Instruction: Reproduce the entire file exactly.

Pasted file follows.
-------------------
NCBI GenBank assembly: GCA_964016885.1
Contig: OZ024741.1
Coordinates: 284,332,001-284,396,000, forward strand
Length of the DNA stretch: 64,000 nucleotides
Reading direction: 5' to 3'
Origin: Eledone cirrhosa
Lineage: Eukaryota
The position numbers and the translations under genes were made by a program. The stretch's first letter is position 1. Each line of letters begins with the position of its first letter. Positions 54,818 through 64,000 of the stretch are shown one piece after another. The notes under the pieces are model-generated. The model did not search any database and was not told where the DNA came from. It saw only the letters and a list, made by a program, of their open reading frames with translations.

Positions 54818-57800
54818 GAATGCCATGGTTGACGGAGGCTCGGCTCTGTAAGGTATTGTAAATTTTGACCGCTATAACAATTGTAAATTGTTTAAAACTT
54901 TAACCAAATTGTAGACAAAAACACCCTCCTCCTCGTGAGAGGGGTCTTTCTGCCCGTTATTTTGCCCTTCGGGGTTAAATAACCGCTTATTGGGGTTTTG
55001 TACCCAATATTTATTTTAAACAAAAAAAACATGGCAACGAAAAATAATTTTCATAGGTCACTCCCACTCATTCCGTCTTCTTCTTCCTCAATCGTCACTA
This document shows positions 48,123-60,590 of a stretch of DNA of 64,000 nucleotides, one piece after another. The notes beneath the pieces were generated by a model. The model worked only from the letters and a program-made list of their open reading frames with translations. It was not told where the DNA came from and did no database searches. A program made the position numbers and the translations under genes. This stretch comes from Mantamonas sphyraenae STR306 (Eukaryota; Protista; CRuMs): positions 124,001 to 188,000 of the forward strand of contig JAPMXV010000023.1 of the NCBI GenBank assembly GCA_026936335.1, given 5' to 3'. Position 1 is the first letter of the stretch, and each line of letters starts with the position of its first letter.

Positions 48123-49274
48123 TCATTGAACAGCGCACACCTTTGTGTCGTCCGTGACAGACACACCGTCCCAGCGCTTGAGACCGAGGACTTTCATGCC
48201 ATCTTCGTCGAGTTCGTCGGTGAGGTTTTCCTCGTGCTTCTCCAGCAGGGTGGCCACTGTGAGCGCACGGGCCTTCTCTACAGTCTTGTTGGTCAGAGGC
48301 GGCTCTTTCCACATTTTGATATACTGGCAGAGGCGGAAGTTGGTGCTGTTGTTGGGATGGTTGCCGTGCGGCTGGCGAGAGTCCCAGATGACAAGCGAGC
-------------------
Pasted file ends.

NCBI GenBank assembly: GCA_964016885.1
Contig: OZ024741.1
Coordinates: 284,332,001-284,396,000, forward strand
Length of the DNA stretch: 64,000 nucleotides
Reading direction: 5' to 3'
Origin: Eledone cirrhosa
Lineage: Eukaryota
The position numbers and the translations under genes were made by a program. The stretch's first letter is position 1. Each line of letters begins with the position of its first letter. Positions 54,818 through 64,000 of the stretch are shown one piece after another. The notes under the pieces are model-generated. The model did not search any database and was not told where the DNA came from. It saw only the letters and a list, made by a program, of their open reading frames with translations.

Positions 54818-57800
54818 GAATGCCATGGTTGACGGAGGCTCGGCTCTGTAAGGTATTGTAAATTTTGACCGCTATAACAATTGTAAATTGTTTAAAACTT
54901 TAACCAAATTGTAGACAAAAACACCCTCCTCCTCGTGAGAGGGGTCTTTCTGCCCGTTATTTTGCCCTTCGGGGTTAAATAACCGCTTATTGGGGTTTTG
55001 TACCCAATATTTATTTTAAACAAAAAAAACATGGCAACGAAAAATAATTTTCATAGGTCACTCCCACTCATTCCGTCTTCTTCTTCCTCAATCGTCACTA
This document shows positions 48,123-60,590 of a stretch of DNA of 64,000 nucleotides, one piece after another. The notes beneath the pieces were generated by a model. The model worked only from the letters and a program-made list of their open reading frames with translations. It was not told where the DNA came from and did no database searches. A program made the position numbers and the translations under genes. This stretch comes from Mantamonas sphyraenae STR306 (Eukaryota; Protista; CRuMs): positions 124,001 to 188,000 of the forward strand of contig JAPMXV010000023.1 of the NCBI GenBank assembly GCA_026936335.1, given 5' to 3'. Position 1 is the first letter of the stretch, and each line of letters starts with the position of its first letter.

Positions 48123-49274
48123 TCATTGAACAGCGCACACCTTTGTGTCGTCCGTGACAGACACACCGTCCCAGCGCTTGAGACCGAGGACTTTCATGCC
48201 ATCTTCGTCGAGTTCGTCGGTGAGGTTTTCCTCGTGCTTCTCCAGCAGGGTGGCCACTGTGAGCGCACGGGCCTTCTCTACAGTCTTGTTGGTCAGAGGC
48301 GGCTCTTTCCACATTTTGATATACTGGCAGAGGCGGAAGTTGGTGCTGTTGTTGGGATGGTTGCCGTGCGGCTGGCGAGAGTCCCAGATGACAAGCGAGC